19. You definitely can derive distortion and probably ballpark S/N at least, but it's a bit tedious. There's a good explanation on the website of the True RTA makers. It's a lot easier to just use RMAA for those tests, but even that often has some "gotchas" involved. Thanks for taking the time to graph all that stuff. And FWIW, one of the DSP speaker management controllers I have (it's in a plate amp) recommends stacking PEQs as a viable solution for high pass filtering. I may have to revisit that, but programming that particular widget is a real exercise in patience and the way I did the HPF (stacked Butterworth HPF sections) has always worked well for me. And ultimately, if it sounds good it pretty much is good.
  20. Had to look that up, but yeah. It's a very old concept that dates to at least the ancient tube design books.
  21. I'll either do it myself or just hand the board layout off to someone else eventually. It'd be a fairly simple perfboard build in any case.
  22. Thunderfunk amps use them, for one. I've had an onboard/pedal format design set to go for a few years now, but other rabbit holes continue to beckon more seductively.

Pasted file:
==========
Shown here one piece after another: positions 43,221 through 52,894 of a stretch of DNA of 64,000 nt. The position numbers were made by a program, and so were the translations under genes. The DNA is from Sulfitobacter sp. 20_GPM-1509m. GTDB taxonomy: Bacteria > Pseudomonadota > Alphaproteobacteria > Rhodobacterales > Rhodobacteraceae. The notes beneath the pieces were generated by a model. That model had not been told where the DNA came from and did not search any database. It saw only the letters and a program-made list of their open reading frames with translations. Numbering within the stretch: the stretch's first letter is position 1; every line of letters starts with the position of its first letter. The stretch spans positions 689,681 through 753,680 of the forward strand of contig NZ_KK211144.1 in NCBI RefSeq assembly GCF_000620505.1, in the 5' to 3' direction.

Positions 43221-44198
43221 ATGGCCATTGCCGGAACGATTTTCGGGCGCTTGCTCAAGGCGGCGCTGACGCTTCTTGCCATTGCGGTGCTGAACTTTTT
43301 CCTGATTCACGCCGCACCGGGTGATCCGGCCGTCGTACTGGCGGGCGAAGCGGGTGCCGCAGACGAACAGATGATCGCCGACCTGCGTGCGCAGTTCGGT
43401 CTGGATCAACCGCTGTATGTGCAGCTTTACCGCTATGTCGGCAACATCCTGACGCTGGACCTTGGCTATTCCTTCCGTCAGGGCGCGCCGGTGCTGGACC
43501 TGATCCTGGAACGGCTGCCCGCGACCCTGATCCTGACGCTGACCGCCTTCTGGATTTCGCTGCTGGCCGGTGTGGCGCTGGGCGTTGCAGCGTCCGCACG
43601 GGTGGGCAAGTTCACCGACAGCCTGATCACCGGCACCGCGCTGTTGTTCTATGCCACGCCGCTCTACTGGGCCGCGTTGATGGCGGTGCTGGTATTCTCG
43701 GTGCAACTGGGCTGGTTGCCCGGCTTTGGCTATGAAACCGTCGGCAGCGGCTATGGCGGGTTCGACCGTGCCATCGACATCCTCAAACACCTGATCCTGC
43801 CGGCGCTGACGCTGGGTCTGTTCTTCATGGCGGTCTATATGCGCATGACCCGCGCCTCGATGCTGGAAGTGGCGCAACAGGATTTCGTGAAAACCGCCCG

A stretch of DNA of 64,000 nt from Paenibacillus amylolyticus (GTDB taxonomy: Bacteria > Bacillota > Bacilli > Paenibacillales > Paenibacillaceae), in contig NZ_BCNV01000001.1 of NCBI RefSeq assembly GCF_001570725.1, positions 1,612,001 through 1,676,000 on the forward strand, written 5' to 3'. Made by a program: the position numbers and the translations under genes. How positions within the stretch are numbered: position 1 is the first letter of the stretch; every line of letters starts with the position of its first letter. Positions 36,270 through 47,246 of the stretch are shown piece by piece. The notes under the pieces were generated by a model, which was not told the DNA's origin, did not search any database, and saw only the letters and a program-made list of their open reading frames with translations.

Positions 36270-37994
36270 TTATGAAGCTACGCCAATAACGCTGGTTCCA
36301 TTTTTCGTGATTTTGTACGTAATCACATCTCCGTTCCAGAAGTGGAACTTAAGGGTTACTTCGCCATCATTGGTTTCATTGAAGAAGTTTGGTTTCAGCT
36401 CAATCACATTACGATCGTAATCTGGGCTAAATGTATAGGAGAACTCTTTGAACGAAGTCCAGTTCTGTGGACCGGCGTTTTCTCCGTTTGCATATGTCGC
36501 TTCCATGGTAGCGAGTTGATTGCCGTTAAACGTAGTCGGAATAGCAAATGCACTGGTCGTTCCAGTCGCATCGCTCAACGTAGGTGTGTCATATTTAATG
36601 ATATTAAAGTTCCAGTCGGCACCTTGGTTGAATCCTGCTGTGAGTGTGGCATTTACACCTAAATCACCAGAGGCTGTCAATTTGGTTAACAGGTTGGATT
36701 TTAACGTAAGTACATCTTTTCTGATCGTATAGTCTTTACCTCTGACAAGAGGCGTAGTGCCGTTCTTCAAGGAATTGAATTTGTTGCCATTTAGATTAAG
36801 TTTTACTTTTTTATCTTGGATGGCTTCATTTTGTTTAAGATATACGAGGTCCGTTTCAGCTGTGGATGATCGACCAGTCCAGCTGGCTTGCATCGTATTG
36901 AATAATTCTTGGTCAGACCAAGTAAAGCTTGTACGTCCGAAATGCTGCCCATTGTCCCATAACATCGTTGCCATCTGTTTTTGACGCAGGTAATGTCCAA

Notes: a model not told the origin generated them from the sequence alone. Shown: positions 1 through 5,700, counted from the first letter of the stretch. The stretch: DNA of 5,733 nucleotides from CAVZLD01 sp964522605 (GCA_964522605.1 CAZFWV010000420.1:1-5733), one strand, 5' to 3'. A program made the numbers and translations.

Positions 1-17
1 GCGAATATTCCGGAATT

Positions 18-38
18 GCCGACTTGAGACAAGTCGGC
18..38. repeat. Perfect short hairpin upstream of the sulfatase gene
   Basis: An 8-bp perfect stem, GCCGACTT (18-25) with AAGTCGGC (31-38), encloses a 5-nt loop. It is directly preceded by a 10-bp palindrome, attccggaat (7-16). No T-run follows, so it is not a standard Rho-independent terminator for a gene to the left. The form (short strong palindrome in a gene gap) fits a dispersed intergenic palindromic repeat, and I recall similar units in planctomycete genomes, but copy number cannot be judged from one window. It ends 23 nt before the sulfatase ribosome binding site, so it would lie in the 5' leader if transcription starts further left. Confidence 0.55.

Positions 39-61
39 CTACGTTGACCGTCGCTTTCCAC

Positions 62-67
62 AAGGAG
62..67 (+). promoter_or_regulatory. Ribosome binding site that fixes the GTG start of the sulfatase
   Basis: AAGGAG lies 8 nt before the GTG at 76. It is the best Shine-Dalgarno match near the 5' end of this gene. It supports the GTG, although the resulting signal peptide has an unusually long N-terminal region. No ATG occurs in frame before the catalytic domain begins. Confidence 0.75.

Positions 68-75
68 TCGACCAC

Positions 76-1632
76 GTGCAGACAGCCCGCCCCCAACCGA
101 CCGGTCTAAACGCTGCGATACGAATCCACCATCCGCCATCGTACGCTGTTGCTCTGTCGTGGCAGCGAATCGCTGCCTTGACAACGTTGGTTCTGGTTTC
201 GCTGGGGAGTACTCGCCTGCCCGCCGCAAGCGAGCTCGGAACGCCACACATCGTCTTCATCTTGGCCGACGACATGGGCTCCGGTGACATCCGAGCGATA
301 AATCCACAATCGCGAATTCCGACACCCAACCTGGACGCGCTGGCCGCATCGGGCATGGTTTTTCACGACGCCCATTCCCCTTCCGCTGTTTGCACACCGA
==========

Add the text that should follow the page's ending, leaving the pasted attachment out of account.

23. For extra credit do distortion and signal/noise testing as well... And for better or worse, yeah, I have done this myself way too many times with my DIY stuff.
  24. FWIW, there's a long running thread on TB with way more information on the US exporter's experience than most people here will probably want to know about: https://www.talkbass.com/threads/cites-what-every-bass-player-should-know.1072977/ I went through the whole drill last year when sending my '77 Travis Bean off to the Netherlands. The whole process took about three months, cost a few hundred dollars on my end (and some more on his as an importer), and was frankly a huge PITA. There are only a handful of inspection stations in all of the US and in my case it took about ten hours of driving and waiting to complete that phase. For many others it would be much worse, requiring at least an overnight stay or a roundtrip flight. My buyer put substantial money up front, had the patience of a saint, and cheerfully threw in a few hundred extra bucks to compensate me for the hassle. But all in all, he could've simply flown out here, picked up and hand carried the bass home, had a nice vacation, and ended up ahead of the game.
  • Create New...